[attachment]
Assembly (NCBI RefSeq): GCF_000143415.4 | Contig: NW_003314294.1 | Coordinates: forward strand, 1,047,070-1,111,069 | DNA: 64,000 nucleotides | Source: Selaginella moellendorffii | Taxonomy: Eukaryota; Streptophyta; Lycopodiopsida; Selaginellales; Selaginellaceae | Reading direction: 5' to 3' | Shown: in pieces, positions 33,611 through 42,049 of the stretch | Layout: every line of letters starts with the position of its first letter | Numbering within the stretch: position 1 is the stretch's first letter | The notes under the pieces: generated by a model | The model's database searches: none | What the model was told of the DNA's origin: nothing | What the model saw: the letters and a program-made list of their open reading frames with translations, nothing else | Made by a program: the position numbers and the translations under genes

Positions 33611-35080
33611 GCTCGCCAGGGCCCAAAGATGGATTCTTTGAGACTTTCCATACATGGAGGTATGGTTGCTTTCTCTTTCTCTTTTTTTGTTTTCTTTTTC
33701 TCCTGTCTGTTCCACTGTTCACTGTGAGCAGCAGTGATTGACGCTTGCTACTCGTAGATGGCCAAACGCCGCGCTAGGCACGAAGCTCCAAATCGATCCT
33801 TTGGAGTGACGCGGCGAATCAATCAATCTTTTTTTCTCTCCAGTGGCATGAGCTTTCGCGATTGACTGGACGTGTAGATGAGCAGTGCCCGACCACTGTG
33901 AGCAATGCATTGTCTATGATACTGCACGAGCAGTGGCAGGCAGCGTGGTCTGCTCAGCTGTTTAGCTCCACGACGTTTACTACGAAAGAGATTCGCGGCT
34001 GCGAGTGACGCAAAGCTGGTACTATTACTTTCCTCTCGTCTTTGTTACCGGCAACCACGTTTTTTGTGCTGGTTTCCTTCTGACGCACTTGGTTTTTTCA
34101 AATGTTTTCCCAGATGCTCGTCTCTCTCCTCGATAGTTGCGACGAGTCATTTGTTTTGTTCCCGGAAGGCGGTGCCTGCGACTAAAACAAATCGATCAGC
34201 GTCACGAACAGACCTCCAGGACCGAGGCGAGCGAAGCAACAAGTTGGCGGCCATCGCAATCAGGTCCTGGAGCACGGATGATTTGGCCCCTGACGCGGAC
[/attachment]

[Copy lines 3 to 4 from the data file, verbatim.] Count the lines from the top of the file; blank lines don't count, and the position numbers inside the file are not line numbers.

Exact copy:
33611 GCTCGCCAGGGCCCAAAGATGGATTCTTTGAGACTTTCCATACATGGAGGTATGGTTGCTTTCTCTTTCTCTTTTTTTGTTTTCTTTTTC
33701 TCCTGTCTGTTCCACTGTTCACTGTGAGCAGCAGTGATTGACGCTTGCTACTCGTAGATGGCCAAACGCCGCGCTAGGCACGAAGCTCCAAATCGATCCT